Scientists are developing a drug that may be effective in treating two sexually transmitted infections at once – HIV and genital herpes – as well as potentially preventing the spread of HIV from one person to another.

Researchers from the University of Leuven (KU Leuven) in Belgium say the experimental drug, dubbed PMEO-DAPym, can tackle both HIV (human immunodeficiency virus) and HSV (herpes simplex virus). The drug can prevent HIV from multiplying, making the cells targeted by the virus less susceptible to infection.

The researchers say that both HIV, the virus that causes AIDS, and HSV, the virus that causes genital herpes, can together have dangerous effects. People with genital herpes are more likely to become infected with HIV. Additionally, the scientists say, for people who carry both viruses, one infection can worsen the symptoms of the other. These people are also more likely to infect their partners.

There are drugs already on the market that are both anti-HIV and anti-HSV – tenofovir and adefovir. But the researchers say these drugs do not have the ability to stop the spread of the HIV virus as well as targeting particular cells.

PMEO-DAPym can do this by effectively “down-modulating” the CCR5 receptor. This a molecule on the surface of human immune cells that the HIV virus exploits to enter and infect the cells.

Jan Balzarini of KU Leuven says:

We are excited about this finding since the concomitant action of one single drug on two different targets in the HIV infection process makes it a multifunctional drug that might eventually result in more efficient suppression of virus replication and a lesser risk of resistance development.”

In comparing the effectiveness of PMEO-DAPym against other HIV and HSV drugs already on the market, the researchers say that PMEO-DAPym was equal to or better than tenofovir and adefovir in the majority of the tests.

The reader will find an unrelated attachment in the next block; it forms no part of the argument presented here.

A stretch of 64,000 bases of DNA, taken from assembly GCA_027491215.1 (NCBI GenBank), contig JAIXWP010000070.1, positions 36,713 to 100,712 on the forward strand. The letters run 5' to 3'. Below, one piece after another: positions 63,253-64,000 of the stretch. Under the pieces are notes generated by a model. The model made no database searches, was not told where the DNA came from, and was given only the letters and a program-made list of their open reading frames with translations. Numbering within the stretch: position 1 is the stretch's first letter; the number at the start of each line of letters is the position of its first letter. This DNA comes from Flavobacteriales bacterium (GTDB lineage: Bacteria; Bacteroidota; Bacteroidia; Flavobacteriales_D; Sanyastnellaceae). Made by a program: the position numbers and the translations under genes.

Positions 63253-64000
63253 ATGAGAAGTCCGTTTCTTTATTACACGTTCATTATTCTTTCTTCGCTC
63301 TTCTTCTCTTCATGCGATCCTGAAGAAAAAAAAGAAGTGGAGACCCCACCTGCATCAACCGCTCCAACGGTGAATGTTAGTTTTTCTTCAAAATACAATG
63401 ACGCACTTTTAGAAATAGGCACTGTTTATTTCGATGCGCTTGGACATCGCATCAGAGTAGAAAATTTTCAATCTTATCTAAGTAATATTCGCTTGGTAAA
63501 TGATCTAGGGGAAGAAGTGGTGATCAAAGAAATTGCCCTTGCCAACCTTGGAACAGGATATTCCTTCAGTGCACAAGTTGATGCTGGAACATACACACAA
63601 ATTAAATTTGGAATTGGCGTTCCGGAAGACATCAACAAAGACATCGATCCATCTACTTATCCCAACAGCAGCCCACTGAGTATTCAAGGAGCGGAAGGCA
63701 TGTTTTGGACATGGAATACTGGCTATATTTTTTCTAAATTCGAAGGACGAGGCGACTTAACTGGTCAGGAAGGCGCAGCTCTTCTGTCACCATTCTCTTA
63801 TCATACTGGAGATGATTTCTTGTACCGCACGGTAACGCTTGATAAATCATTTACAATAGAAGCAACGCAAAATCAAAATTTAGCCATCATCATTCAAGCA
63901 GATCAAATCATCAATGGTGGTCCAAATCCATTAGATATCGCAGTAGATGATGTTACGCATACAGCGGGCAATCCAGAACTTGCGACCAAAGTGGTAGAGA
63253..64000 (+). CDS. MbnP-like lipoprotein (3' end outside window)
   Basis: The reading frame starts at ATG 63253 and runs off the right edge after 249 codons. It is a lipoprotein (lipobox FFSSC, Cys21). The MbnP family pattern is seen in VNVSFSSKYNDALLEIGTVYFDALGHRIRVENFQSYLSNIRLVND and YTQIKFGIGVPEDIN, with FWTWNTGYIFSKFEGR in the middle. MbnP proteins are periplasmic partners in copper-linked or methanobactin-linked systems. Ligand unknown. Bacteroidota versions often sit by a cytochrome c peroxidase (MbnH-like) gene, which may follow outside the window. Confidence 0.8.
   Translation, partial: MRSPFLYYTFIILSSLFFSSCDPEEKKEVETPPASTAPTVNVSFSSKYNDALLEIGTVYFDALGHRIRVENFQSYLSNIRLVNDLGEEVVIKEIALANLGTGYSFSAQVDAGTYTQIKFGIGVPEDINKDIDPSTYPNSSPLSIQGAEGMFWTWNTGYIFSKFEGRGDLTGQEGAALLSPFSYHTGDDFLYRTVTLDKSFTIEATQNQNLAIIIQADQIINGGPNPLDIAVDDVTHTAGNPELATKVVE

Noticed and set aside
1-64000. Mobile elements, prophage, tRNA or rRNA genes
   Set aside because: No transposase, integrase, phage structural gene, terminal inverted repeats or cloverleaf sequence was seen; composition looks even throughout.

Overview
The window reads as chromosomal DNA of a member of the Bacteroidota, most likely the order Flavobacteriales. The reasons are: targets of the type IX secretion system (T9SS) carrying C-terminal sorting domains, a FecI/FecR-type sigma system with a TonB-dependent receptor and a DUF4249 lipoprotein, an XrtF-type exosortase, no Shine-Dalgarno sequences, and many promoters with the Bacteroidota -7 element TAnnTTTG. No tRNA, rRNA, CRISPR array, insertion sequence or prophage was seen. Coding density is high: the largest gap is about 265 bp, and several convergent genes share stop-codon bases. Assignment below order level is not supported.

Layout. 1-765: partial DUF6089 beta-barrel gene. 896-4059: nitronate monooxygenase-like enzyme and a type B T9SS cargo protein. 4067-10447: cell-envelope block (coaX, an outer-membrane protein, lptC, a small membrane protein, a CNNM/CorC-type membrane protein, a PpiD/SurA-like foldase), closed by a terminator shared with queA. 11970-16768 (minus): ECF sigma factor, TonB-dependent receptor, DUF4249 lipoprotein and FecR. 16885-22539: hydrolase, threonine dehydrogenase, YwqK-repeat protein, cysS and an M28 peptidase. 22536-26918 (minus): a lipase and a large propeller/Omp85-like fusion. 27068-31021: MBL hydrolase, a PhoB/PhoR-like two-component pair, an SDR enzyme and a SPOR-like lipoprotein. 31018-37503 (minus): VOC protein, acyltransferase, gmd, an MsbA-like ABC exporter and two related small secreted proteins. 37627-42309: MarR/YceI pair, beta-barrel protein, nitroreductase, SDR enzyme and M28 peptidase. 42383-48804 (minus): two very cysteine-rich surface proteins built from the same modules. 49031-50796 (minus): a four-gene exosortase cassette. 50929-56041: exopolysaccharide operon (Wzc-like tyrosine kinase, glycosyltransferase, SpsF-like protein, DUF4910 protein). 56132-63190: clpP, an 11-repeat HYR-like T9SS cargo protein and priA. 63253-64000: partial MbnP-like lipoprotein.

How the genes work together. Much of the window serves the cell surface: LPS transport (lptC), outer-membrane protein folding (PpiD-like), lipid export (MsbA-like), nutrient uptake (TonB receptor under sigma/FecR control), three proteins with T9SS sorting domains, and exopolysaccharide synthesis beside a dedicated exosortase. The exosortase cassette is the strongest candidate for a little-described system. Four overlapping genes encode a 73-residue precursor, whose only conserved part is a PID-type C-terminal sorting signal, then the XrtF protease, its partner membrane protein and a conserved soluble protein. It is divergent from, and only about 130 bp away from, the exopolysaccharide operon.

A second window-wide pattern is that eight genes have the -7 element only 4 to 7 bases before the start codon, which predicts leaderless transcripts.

When testing PMEO-DAPym in a panel of clinical HIV and HSV isolates that were resistant to the currently available drugs, the new antiviral was effective against all of them.

The drug was less effective against HSV compared with acyclovir, a popular anti-HSV drug. But the researchers claim that PMAO-DAPym would still prove effective in the higher concentrations that can be achieved in topical preparations.

As well as being tested against the HIV and HSV viruses themselves, the researchers also tested the new antiviral on cells, tissues and animals prior to exposure to the viruses.

A relative of PMEO-DAPym, tenofovir, has been shown in previous clinical trials, the researchers say, to have an effect as a “vaginal microbicide” – a gel that can be applied to the vagina before sex, helping to protect women against infection.

They add that this suggests PMEO-DAPym might also be developed as a prevention tool against HIV and HSV.

Based on results that proved the drug to be effective against infection of cells through the CCR5 receptor, the researchers say that in addition to blocking multiplication of the virus, making the human mucosal tissue harder to infect could also be a route to effective prevention of HIV transmission.

Before a decision is reached on whether the drug will be approved for clinical trials in humans, it must first be tested in a “relevant microbicidal animal model.” The researchers add that its application as a systemic treatment following infection also needs to be investigated.